[UPDATED Friday, 6:18 p.m.]
Charlestown residents and city officials had harsh words for Shipyard Quarters Marina representatives at a public hearing Wednesday night, and the Boston Conservation Commission backed up those concerns with a hefty fine for the marina owner.
After about an hour of discussion, the commission unanimously voted to issue an enforcement order, fining the Shipyard Quarters Marina Trust and owner/trustee Martin Oliner $25,000 per day until Pier 6 and Pier 8 in the Charlestown Navy Yard are repaired and made safe for the public.
“This is your fault. This is your total lack of responsibility,” Conservation Commissioner Stephen Kunian told Asher Herzberg and Tracy Lloyd, who spoke on behalf of Oliner at the meeting. “I don’t know what Mr. Oliner’s other projects are, but in Boston he’s the equivalent of a slumlord.”
Oliner, who is mayor of the Village of Lawrence in Long Island, New York, told the local Five Towns Patch that he was "not involved" with the Charlestown marina on a "daily or monthly" basis.
"I’m not a part of it," he told Five Towns Patch. "I have to look into it."
The Massachusetts Department of Environmental Protection identified Shipyard Quarters Marina as “unsafe” and “in disrepair” as far back as June 2010. Among the problems were missing support piles, corroded metal pilings, corroded electrical boxes, rotting structures and wooden debris throughout the marina.
In July 2012 the DEP issued an enforcement order demanding Oliner make immediate repairs. Oliner asked for more time to complete the project.
At Wednesday’s enforcement hearing, continued from Nov. 7, Oliner’s representatives again asked for an extension, saying Pier 6 needed to be completely reconstructed.
Lloyd, appearing for the first time on the matter, said he had been meeting with contractors and engineering firms to develop plans for both short-term and long-term repairs.
“It’s a multi-million dollar repair, rehabilitation and reconstruction project,” Lloyd said.
Herzberg said the team already had a signed contract with an engineer to repair pilings on Pier 8 and that they planned to have a permit request to the commission within “a matter of weeks.”
Workers have already placed a temporary railing on a walkway on Pier 8 and have completely closed off Pier 6, Herzberg said.
But commissioners were disappointed that they had yet to see any engineering plans.
“We have voluntarily extended three courtesies to you, and therefore I am a little surprised that you’re not sharing with us some plans,” Commissioner Vivien Li said, referring to several extensions the board had granted Oliner.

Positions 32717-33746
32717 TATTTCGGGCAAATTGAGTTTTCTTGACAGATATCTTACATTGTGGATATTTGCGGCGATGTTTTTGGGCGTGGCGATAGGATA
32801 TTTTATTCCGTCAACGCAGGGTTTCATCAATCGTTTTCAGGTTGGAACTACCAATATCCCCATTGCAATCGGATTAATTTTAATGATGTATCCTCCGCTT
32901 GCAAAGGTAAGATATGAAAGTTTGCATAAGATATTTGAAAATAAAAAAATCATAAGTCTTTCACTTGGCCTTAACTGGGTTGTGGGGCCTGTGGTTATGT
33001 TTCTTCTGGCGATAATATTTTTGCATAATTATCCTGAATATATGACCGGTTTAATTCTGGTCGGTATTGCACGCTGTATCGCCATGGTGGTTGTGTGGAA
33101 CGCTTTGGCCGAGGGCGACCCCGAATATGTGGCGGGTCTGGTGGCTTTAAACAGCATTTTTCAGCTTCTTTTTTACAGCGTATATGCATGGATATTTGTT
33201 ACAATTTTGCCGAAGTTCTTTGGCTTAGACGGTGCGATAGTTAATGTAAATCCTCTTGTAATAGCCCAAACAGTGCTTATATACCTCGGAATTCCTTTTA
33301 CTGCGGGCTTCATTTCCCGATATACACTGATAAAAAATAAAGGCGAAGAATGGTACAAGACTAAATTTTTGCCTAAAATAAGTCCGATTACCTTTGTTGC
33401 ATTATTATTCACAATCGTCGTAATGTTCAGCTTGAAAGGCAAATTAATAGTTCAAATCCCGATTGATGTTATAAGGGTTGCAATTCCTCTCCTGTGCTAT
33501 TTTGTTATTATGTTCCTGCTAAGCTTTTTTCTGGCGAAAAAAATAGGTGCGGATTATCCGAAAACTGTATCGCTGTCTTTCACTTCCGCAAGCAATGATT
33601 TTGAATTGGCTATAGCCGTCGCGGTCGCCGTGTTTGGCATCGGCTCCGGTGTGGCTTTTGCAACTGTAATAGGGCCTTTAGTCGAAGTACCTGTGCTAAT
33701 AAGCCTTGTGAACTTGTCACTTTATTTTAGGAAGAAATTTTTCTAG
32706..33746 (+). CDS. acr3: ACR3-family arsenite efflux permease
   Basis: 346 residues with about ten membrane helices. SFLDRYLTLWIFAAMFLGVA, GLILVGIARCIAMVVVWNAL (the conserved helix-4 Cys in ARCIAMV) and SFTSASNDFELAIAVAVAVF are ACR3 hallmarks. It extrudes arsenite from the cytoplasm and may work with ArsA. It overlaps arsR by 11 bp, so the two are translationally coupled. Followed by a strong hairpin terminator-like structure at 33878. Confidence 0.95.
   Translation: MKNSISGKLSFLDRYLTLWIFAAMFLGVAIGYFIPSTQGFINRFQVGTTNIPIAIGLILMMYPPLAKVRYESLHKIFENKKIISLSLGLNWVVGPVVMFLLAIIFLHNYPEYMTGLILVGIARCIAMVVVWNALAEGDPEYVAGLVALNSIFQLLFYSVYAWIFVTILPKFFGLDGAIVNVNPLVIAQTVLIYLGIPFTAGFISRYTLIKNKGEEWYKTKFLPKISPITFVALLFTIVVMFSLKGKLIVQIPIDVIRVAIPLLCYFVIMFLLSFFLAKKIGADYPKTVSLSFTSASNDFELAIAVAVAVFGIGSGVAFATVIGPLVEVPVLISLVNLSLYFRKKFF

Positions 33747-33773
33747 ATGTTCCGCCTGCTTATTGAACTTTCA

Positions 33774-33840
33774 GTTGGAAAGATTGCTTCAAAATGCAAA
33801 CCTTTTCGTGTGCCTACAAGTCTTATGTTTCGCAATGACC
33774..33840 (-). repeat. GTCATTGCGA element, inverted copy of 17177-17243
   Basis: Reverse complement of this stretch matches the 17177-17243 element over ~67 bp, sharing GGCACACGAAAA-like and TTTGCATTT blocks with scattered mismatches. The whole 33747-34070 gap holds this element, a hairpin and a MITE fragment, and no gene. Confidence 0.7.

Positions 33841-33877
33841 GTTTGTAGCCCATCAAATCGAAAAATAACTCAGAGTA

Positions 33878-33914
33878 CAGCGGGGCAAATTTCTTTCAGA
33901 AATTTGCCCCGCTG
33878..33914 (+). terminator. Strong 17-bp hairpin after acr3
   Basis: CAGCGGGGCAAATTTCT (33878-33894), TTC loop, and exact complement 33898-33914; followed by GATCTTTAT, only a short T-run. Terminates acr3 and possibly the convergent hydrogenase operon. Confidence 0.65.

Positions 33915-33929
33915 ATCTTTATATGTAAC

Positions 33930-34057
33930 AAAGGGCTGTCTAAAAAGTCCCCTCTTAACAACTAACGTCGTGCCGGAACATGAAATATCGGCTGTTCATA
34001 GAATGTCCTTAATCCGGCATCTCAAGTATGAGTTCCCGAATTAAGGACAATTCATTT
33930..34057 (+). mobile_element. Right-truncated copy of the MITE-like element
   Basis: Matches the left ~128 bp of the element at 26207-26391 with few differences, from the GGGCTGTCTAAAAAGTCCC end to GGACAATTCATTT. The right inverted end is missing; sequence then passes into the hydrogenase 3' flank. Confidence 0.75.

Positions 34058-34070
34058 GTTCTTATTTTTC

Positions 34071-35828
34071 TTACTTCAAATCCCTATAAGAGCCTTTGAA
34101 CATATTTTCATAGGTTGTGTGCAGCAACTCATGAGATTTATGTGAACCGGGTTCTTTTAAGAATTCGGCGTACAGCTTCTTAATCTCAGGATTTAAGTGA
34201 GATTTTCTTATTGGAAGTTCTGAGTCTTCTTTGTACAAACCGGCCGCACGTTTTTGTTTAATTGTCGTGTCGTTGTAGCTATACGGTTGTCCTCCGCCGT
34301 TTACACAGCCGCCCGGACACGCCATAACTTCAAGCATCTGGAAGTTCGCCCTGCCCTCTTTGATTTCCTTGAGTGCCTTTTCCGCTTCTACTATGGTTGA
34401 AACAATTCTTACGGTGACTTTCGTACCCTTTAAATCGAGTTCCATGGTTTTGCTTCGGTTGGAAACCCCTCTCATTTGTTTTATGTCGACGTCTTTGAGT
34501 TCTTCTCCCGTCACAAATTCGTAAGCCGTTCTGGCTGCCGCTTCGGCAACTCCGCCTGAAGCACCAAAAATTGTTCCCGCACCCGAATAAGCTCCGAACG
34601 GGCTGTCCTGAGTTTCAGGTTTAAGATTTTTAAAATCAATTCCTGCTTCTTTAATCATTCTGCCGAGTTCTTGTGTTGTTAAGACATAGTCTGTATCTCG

Commissioner Antonia Pollak said marina representatives should return with official engineering plans by the commission’s Jan. 9 meeting.
“With all due respect, we have been asking for plans and schedules from the beginning. We do not have any of that,” Pollak said. “We have absolutely no assurance that you hired a contractor. We need to see your plan, short-term and long-term. […] This has gone on too long.”
The hearing drew a full room of Charlestown residents and city officials who also spoke out against the conditions of the marina.
“Right now, my blood is boiling because we’ve been coming here for weeks and weeks…” City Councilor Sal LaMattina said. “You were supposed to be here tonight with a plan. What you’re doing tonight is stonewalling the people of my neighborhood, and it’s not right.”
Resident David Alexander said he had kept his boat at Shipyard Quarters Marina for seven years and watched the condition of the facility deteriorate during that time. He called the marina “a blight on the waterfront” and “an absolute eyesore.”
“Frankly, I think the time has come far beyond talking about fines and litigation. The property needs to be taken away from this guy,” Alexander said.
Ivey St. John, a member of the Charlestown Waterfront Coalition, called Oliner’s efforts to fix Pier 8 a “nickel and dime, Band-aid kind of repair” and said his request for more time was “nothing but a stall.”
She said another company with a proven record of running a marina has offered to purchase the property.
Resident Pam Daly said she has lived in the Navy Yard for about 28 years and stopped going onto the Boston Harbor Walk in the marina area.
“I’m too afraid that one of my wheels is going to go through,” she said, referring to her wheelchair. “I spend a lot of money to live there, and I haven’t been able to go out and enjoy it for at least five years.”
“It’s just a disgrace, and I think you should leave $25,000 on the desk before you leave tonight as a starter,” she added.
Dain Perry, a Navy Yard resident whose condominium overlooks Pier 6, called the deterioration of the site over the 18 years he's lived there “stunning.”
“[Mr. Oliner] seems to feel like he’s playing a game. We need to let him know that he’s not playing Monopoly here. He’s gaming you guys—he’s been doing it for years—and he’ll continue to do it until you slam the table and say, ‘That’s enough,'” Perry said.
Following the meeting, Lois Siegelman, president of the Friends of the Charlestown Navy Yard, said she was glad that the commission had “stepped up to the plate.”
“We’re just very, very pleased that the commissioner stood behind what they have been saying for the last four months, that [the marina representatives] needed to show up with plans and action, and they didn’t do that.”
In addition to the Conservation Commission enforcement hearing, the DEP has filed an administrative order against the marina owner, who has appealed the order, Conservation Commission secretary Stephanie Kruel said. The DEP will hold an internal hearing on the matter at the end of February.